By Emily Hilley-Sierzchula – Published October 27, 2021

Highland Lakes residents who spoke during a recent Lower Colorado River Authority board meeting urged directors to be cautious while creating a new commercial dredging ordinance.

At its Nov. 17 meeting, the LCRA Board of Directors will consider whether to adopt the proposed Highland Lakes Dredge and Fill Ordinance (HLDO). The 15 directors also will decide on proposed changes to the existing Highland Lakes Watershed Ordinance (HLWO).

The HLDO is “a solution in search of a problem,” said Cliff Kaplan, program director for the Hill Country Alliance, at the LCRA board meeting on Oct. 20. “Tier III is the issue here because it opens up the lakes to industrial mining. The lakes have been managed under Tiers I and II for their entire history without industrial aggregate mining.”

In the 37-page HLDO, Tier III is defined as “any commercial dredge and fill activity.” Tiers I and II include one-time and small-scale dredging projects.

The LCRA received 104 written comments concerning the proposed dredging ordinance, according to Clara Tuma, public information officer, on Monday.

“LCRA staff members are reviewing the comments now,” Tuma said. On Feb. 24, the LCRA board instituted a one-year moratorium on commercial dredging on the Highland Lakes – effectively put the brakes on a controversial sand mining operation proposed on Lake LBJ—after determining the provisions regulating dredging in the HLWO did not adequately address large-scale commercial activity such as the Kingsland Sand & Gravel Plant.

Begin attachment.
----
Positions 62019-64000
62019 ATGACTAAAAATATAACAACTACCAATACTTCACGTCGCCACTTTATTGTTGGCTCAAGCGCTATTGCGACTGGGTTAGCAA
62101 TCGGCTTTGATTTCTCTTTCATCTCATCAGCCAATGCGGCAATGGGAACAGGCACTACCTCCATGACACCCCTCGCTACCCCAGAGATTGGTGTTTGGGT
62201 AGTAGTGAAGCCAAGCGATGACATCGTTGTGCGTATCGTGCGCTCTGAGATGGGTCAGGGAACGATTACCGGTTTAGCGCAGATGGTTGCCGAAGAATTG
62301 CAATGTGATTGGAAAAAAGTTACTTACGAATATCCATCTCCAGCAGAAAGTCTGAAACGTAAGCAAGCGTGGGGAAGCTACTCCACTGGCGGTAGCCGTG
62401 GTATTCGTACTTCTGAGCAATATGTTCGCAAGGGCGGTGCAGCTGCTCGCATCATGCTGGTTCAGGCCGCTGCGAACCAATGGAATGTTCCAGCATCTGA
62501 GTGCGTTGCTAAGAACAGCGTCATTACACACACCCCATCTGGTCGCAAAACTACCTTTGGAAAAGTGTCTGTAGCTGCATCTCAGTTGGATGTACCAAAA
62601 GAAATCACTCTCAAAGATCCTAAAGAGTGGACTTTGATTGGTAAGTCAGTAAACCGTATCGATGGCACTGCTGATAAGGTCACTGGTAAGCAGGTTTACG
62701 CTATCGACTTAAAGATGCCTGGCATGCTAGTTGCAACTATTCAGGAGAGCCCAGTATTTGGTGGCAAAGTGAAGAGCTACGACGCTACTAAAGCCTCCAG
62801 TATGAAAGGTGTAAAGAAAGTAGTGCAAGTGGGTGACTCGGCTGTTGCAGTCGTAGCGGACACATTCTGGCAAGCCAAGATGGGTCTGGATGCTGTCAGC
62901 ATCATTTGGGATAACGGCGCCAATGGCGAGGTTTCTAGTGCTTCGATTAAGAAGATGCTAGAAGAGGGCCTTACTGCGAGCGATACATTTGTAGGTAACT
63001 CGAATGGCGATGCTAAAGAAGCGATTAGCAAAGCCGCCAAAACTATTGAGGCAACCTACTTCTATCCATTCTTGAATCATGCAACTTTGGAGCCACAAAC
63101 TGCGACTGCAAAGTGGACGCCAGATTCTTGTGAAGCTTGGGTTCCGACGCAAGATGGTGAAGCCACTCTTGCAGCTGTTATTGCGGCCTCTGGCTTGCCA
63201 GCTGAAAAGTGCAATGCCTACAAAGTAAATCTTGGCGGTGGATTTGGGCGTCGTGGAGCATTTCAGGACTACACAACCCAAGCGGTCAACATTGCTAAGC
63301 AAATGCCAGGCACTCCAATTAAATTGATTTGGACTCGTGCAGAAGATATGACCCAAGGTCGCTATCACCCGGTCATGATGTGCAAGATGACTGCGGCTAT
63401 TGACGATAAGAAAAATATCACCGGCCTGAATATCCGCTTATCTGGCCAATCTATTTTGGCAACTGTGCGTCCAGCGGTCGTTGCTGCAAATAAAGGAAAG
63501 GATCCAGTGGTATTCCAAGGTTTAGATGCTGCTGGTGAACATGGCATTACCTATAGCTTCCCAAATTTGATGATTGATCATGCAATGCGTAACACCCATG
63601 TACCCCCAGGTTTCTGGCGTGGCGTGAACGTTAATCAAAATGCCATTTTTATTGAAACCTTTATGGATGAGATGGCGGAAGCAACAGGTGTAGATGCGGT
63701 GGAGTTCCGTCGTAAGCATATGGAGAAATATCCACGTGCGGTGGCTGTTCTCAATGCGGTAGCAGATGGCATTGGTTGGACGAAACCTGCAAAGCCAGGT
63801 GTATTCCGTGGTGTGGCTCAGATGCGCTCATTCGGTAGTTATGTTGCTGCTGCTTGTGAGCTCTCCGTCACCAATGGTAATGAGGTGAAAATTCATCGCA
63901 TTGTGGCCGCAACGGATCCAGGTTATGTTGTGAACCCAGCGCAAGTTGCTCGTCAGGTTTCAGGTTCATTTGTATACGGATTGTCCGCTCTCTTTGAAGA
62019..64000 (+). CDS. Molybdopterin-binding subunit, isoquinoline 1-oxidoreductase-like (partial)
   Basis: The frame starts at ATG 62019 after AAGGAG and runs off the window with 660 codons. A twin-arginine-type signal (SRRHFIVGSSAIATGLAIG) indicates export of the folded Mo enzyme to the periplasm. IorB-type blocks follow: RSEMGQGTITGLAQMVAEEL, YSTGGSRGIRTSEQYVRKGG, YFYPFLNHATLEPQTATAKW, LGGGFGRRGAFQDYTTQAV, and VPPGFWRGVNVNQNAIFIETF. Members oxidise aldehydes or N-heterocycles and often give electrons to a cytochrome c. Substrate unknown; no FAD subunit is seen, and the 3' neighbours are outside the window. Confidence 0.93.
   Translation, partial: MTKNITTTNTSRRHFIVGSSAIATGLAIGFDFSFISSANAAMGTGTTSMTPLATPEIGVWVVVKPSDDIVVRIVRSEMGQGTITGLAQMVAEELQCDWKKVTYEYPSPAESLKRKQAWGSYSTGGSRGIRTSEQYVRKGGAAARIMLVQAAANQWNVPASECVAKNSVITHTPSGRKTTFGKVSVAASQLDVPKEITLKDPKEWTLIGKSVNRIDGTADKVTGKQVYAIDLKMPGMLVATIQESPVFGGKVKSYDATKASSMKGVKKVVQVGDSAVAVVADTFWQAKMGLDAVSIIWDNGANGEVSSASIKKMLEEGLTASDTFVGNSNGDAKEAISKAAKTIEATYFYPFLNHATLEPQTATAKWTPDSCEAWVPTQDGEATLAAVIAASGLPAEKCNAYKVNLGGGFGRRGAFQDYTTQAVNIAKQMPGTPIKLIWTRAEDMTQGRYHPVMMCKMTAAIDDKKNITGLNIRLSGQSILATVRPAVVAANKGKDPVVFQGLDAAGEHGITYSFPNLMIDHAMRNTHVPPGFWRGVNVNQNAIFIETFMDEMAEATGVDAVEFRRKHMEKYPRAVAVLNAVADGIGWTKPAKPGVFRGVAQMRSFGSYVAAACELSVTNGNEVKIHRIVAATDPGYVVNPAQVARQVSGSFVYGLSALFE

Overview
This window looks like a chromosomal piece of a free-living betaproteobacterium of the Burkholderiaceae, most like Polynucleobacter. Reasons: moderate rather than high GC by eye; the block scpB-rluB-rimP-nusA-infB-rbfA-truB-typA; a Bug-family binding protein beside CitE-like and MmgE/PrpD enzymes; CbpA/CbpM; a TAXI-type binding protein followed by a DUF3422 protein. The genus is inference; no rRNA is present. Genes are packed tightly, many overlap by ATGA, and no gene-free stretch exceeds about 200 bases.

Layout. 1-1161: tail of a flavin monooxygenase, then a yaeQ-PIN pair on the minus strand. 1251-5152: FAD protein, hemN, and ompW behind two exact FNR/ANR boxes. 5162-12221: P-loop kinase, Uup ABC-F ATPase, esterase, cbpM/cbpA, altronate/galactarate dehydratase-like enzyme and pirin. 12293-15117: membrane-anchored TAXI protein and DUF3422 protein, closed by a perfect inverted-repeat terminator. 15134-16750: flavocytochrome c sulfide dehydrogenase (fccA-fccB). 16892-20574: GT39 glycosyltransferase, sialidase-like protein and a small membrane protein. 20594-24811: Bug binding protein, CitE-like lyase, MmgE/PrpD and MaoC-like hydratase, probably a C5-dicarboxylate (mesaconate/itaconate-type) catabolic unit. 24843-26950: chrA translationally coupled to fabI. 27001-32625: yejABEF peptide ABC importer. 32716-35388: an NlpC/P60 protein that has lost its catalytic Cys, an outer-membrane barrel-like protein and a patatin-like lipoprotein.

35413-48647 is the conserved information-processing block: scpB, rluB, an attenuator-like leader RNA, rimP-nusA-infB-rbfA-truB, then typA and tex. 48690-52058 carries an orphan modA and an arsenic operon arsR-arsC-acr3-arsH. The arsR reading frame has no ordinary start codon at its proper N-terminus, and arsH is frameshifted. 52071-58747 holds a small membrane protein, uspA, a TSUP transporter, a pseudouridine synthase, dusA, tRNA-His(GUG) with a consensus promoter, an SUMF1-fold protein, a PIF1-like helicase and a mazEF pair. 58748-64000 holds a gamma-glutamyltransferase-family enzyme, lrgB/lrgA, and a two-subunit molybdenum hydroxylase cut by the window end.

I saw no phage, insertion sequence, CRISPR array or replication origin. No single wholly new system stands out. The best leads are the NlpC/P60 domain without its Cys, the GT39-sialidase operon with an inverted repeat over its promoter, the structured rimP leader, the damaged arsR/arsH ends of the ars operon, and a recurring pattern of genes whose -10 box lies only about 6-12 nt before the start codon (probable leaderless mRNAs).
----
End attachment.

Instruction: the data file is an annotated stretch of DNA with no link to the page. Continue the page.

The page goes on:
Last year, Marble Falls based Collier Materials, Inc., announced its intention to construct the Kingsland Sand & Gravel Plant. The proposal prompted the outrage of nearby residents who expressed concerns ranging from environmental, property values, recreational and traffic safety along County Road 309.

If approved, the HLDO would take effect on Jan. 1, 2022.

More questions than answers

Many questions were raised during the public comment period at the Oct. 20 board meeting in Austin.

“We need to make sure we take a close look at this, because it’s a big deal to open this Pandora’s Box,” said Sharon Moore, Save Lake LBJ board member.

She read aloud a portion of the Texas Constitution that concerns conservation of natural resources and the LCRA’s mission statement that reads, in part: “to enhance the quality of life of the Texans we serve through water stewardship…”

“I ask you today, in the (Texas) Constitution and in your own mission statement, where are you reading a need for…the industrialization and the commercialization of our lakes,” she asked, rhetorically. “When did it become LCRA’s mandate to let someone destroy our lake so they can make a lot of money? Any commercial dredge and fill activity seems inconsistent with, or contrary to, the LCRA’s mission statement.”

Another Save Lake LBJ board member, Virgil Yanta, spoke during an LCRA committee meeting on Oct. 19.

“I’m optimistic that they realize that the vast majority of people who live and use the waters within LCRA’s jurisdiction are opposed to ruining those waters,” Yanta told the News on Friday. “That’s the bottom line.”

Full article published October 27,2021 and shared with permission of Llano News. Read more from the Llano News here.